Banks and Banking Defined

AuthorM.H. Ogilvie
ProfessionChancellor's Professor and Professor of Law, Carleton University
Banking is a method of f‌i nancial intermediation whereby surplus fund s
are transmitted from savers to borrowers, and banks are t he institu-
tions which effect that transmission.1 The funds that bank s lend are
funds deposited by customers whose reward, i f any, is the amount of
interest promised to them by the bank for their deposits. Historically,
the primar y economic function of banks in any economy is to hold
funds deposited with t hem, to manage those funds on behalf of the de-
positors, and to make the funds available at a cost to borrowers, that is,
to be the primar y source for money in an economy. Lending at a prof‌it
provides banks w ith the incentive to engage in deposit taking in t he
f‌irst place and compensates for the cost of safekeeping savers’ deposit s
and permitting acce ss to them through payment instructions such as
cheques or electronic funds tra nsfers.
Although banks are the oldest f‌in ancial intermediarie s in the West,2
in the past two centuries, other f‌inancial inst itutions, such as trust
1 This def‌init ion is adapted from Benjamin Gev a, Bank Collections and Payment
Transactions: Comparative Study of Legal A spects (Oxford: Oxford Universit y
Press, 2001) at 7.
2 See generally E . Victor Morgan, The Theory and Practice of Central Bank ing
1797–1913 (New York: A.M. Kelley, 1943); James Milnes Holden, Th e History of
Negotiable Instru ments in English Law (London: Athlone Pres s, 1995); George
Tuc ker, The Theory of Money and Banks Investigate d (New York: A.M. Kelley,
and loan companies, cooperatives, and cred it unions, have offered this
same f‌inancial service to savers, in addition to their re spective and
unique roles in the economy. Many consumers commonly refer to these
institutions as “banks” and, broadly speaking, when they are carrying
on deposit-taking activities, t hey are subject to a legal and regulatory
framework similar to that of banks, as well as to the laws and regula-
tions relating to their d istinctive activities. But as discussed later,3 they
are not, legally speaking, ba nks, and therefore they are largely exclud-
ed from the scope of this text, which is about banks and banking law.
Deposit taking and lendi ng, together with payment instruction fa-
cilities to effect fund transmission, are at the heart of banking, and
their interrelationship is the reason for the economic eff‌iciencies in
banking. Bank s retain only adequate reser ves to meet reasonable cus-
tomer cash withdrawal requirements and they lend the rest, thereby
reducing safekeeping costs for customers and increa sing prof‌its from
borrowers. By developing interbank tran sfer facilities w ith other banks,
it becomes possible to transfer fund s throughout the economy by trans-
ferring credit, thereby reducing the need for interbank cash deliveries.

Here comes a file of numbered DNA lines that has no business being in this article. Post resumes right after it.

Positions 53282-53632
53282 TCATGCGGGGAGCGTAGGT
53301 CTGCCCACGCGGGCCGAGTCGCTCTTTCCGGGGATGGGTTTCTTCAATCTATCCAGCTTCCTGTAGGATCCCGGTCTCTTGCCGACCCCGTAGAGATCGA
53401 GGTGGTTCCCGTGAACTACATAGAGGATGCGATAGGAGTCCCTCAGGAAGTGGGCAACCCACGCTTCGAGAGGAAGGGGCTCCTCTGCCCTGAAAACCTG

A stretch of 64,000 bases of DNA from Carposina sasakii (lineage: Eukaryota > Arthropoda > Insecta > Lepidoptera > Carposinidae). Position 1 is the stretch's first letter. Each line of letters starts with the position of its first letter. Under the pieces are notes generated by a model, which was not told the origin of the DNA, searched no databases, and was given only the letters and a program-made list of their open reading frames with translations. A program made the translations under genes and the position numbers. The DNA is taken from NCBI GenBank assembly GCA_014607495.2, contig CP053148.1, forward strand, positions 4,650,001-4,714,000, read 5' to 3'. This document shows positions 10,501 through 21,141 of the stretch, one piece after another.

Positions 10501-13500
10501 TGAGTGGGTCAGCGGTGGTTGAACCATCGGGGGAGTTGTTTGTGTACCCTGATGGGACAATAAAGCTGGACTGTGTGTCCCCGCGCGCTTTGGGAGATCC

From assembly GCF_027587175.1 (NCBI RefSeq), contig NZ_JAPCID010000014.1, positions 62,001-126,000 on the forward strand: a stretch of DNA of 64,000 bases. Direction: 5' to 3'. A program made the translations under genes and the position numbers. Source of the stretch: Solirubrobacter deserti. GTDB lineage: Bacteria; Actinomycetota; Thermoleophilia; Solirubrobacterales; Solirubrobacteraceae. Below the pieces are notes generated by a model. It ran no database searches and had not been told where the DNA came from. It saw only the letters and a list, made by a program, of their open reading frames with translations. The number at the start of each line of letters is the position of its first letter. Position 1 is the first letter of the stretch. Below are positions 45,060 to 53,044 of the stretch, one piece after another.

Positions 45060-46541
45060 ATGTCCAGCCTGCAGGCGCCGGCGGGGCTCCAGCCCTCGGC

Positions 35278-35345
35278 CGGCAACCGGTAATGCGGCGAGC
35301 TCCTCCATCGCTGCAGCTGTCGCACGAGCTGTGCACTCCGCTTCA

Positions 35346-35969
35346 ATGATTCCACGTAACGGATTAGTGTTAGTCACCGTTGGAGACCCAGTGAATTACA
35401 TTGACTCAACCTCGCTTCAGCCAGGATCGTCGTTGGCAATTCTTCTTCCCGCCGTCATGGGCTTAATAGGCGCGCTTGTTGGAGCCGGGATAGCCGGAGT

Multilateral clearing and settlement among banks is made more eff‌i-
cient through f‌inal settlement among bank accounts kept by each bank
at a central bank, such as t he Bank of Canada, so th at the physical
transfer of money is unnecess ary; both bank notes and deposits held
at the central bank are of equal value and are obligations of the central
bank. These features are found in the early modern precursors of the
1964); Richard D. Richard s, The Early History of Banking in England (New York:
A.M. Kelley, 1965); Raymond Bogaert, Les or igines antiques de la banq ue de
dépôt (Leyde: A.W. Sijthoff, 1966); Edward Nevin and E.M. Davi s, The London
Clearing Banks (London: Elek Book s, 1970); J. Kirschner, ed., Business, Banking
and Economic Thought in Lat e Medieval and Early Modern Europe: Selected Stu dies
of Raymond de Ro over (Chicago: Universit y of Chicago Press, 1974); Frank T.
Melton, Sir Robert Cla yton on the Origins of English Deposit Banking 1658–1685
(Cambridge: Cambrid ge University Press, 1986); Benjamin G eva, “From
Commodity to Cur rency in Ancient History : On Commerce, Tyranny and the
Modern Law of Money” (1987) 25 Osgoode Ha ll L.J. 115; Edwin Green, Bank-
ing: An Illustrated History (New York: Rizzoli, 1989); Glyn Davie s, A History of
Money from Ancie nt Times to the Present Day (Cardiff: Univer sity of Wales Press,
1994); David Mitchell, ed., Golds miths, Silversmiths and Bankers: Innovat ion and
the Transfer of Skill, 1550 to 1750 (Stroud, Gloucestershire: Al lan Sutton, 1995);
Richard Rob erts & David Kynaston, eds ., The Bank of England: Mone y, Power
and Inf‌luence 1694–1944 (Oxford: Clarend on Press, 1995); Benjamin Geva, The
Payment Order of Antiq uity and the Middle Ages: A Legal History (Oxford: Har t
Publishing, 2 011).
3 See Section C, be low in this chapter, for more about trust comp anies, coopera-
tives, and cred it unions.

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